The Wood Beyond the World contains a lot of classic markers of modern fantasy, including adventure, an otherworld, foes to overcome, and a happy ending. That happy ending, though, isn't a surety throughout the novel. William Morris baits the reader and implies that things could turn out much differently, much darker.
Richard Mathews states, "William Morris and George MacDonald are the pioneers of fantasy as a modern literary genre" (16). And in Morris's The Wood Beyond the World we can see some of the themes that have become popular today. Our protagonist, Golden Walter, yearns to see more of the world and thirsts for adventure. So, instead of doing what is expected of him, he sets out on a journey, seeking people he saw in visions, and not knowing where his next step will lead him. He enters a strange land, where he isn't sure what the inhabitants actually are, and subtle magic surrounds him. To be with the woman he falls in love with, he must contend with a queen and a dwarf, as well as later a primitive people that would sacrifice him to their god.
However, the journey must always come to an end, and so much classic fantasy contains the happy ending, including The Wood Beyond the World. Walter gets to be with his love, the Maid, and both become King and Queen of a land which they rule well.
That happy ending may not have come to pass if Morris had taken a different turn. Throughout the novel there are hints and indications that mislead the reader, that suggest things might not be as happy and perfect as they seem, that good intentions could in fact hide manipulation.
Walter sees the images of three people--they appear and disappear before his eyes like apparitions. So, wanting to know who they are, he starts his journey. And the first of the three he comes across is a dwarf. In this meeting, Morris plants the first seeds of doubt in the reader. The dwarf speaks of the Maid as if she were some monster, calling her a Wretch and Thing. "'But thou, fool, wilt repent it thereafter, as I did. Oh, the mocking and gibes of It, and the tears and shrieks of It; and the knife!'" (Morris 429). This makes the reader wonder if the Maid is truly a monster, and when Walter finally crosses her path and falls in love with her, the reader then wonders when she'll reveal herself, when we'll finally see what she truly is, instead of the innocent Maid she appears to be.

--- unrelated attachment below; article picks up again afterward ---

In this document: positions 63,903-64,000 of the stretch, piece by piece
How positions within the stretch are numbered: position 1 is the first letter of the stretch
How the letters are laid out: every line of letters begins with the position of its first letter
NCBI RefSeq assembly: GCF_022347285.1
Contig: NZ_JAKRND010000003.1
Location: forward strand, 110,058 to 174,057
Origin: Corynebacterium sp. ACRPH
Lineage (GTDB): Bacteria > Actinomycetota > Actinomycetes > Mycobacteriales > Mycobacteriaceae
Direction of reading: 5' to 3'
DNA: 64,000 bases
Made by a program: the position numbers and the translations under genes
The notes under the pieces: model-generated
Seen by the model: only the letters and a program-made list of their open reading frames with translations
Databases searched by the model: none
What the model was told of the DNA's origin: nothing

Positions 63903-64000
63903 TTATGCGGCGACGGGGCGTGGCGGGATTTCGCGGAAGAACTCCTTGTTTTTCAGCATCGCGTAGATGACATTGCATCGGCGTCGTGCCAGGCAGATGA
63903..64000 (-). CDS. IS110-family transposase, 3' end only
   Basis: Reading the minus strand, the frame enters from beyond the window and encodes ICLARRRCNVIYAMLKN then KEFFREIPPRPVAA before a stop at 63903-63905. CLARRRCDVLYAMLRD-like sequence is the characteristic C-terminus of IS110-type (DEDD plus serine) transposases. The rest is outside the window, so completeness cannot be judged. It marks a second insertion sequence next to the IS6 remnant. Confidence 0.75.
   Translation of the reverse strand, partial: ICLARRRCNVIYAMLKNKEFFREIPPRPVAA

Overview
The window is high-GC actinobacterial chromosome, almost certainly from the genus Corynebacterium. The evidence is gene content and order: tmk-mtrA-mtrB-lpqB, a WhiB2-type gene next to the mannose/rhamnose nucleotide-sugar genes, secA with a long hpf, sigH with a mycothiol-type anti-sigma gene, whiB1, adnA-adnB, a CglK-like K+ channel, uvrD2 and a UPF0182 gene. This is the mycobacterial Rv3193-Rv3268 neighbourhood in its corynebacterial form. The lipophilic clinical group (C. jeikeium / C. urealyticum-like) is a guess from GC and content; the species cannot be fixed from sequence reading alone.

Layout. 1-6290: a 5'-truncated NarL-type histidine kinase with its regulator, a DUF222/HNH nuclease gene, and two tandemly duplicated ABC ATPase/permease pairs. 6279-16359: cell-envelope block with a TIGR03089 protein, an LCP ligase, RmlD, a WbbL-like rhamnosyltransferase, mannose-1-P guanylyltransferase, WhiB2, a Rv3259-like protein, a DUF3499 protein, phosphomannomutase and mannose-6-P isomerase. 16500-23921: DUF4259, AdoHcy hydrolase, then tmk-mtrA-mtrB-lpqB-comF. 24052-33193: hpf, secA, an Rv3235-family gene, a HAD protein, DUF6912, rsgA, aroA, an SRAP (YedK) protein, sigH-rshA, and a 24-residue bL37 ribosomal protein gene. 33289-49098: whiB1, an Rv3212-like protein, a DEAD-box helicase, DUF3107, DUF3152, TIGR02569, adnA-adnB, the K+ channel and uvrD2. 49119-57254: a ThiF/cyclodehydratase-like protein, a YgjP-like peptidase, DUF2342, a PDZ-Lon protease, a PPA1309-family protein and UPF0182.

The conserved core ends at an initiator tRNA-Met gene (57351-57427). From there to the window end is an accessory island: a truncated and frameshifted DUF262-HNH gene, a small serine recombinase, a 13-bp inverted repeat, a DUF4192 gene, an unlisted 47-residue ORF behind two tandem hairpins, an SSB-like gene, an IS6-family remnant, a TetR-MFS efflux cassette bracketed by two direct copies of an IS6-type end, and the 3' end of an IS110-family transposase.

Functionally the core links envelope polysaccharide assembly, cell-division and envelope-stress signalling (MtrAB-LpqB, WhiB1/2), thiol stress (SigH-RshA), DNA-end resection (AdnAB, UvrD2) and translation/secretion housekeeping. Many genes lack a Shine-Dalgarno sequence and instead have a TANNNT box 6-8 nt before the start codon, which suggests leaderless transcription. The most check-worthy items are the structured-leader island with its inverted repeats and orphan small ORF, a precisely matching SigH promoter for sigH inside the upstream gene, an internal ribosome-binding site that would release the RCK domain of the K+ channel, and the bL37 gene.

But Morris draws us deeper in, adding touches to confirm those doubts, to make the reader consider even more that the Maid may be manipulating Walter all along. She tells him one thing, but he overhears the opposite when she's speaking to the King's Son. And then, when the Maid finally makes her escape with Walter, after a scream pierces the night, she keeps putting off the telling of her tale to Walter, making excuses about why she cannot speak of it. The delays in the telling lead the reader to believe she has something to hide, that the love she professes to Walter might not be true.
And finally, when we near the end of the tale, Walter loses track of the Maid in the mountains. Walter thinks she may have lost him on purpose. "And now once more the thought came on him, that the Maid was of the fays, or of some race even mightier; and it came on him now not as erst, with half fear and whole desire, but with a bitter oppression of dread, or loss and misery; so that he began to fear that she had won his love to leave him and forget him for a new-comer, after the wont of fay-women, as old tales tell" (Morris 1645). This begins to confirm the doubts and fears that Morris had planted for the reader to follow.
But of course the Maid eventually finds Walter and allays his fears. They both come across a city, and Walter is chosen to be their new king. He takes the Maid as his queen, and she finally gives her innocence to him. She doesn't turn out to be a monster after all.
I must admit, the dark fantasist in me kind of wished for the hidden reveal, that the Maid was truly the Wretch and Thing the dwarf had claimed her to be and had played Walter as a fool all along. But Morris laid things out wonderfully, misleading the reader into thinking that this evil was a possibility, which made The Wood Beyond the World a great read. And yea, I verily look forward to reading more of his novels at a future time.
Mathews, Richard. Fantasy: The Liberation of Imagination. Routledge: New York, 2002.
Morris, William. The Wood Beyond the World. London: Longmans, Green, and Co., 1913. Project Gutenberg, 2007. Kindle Edition.
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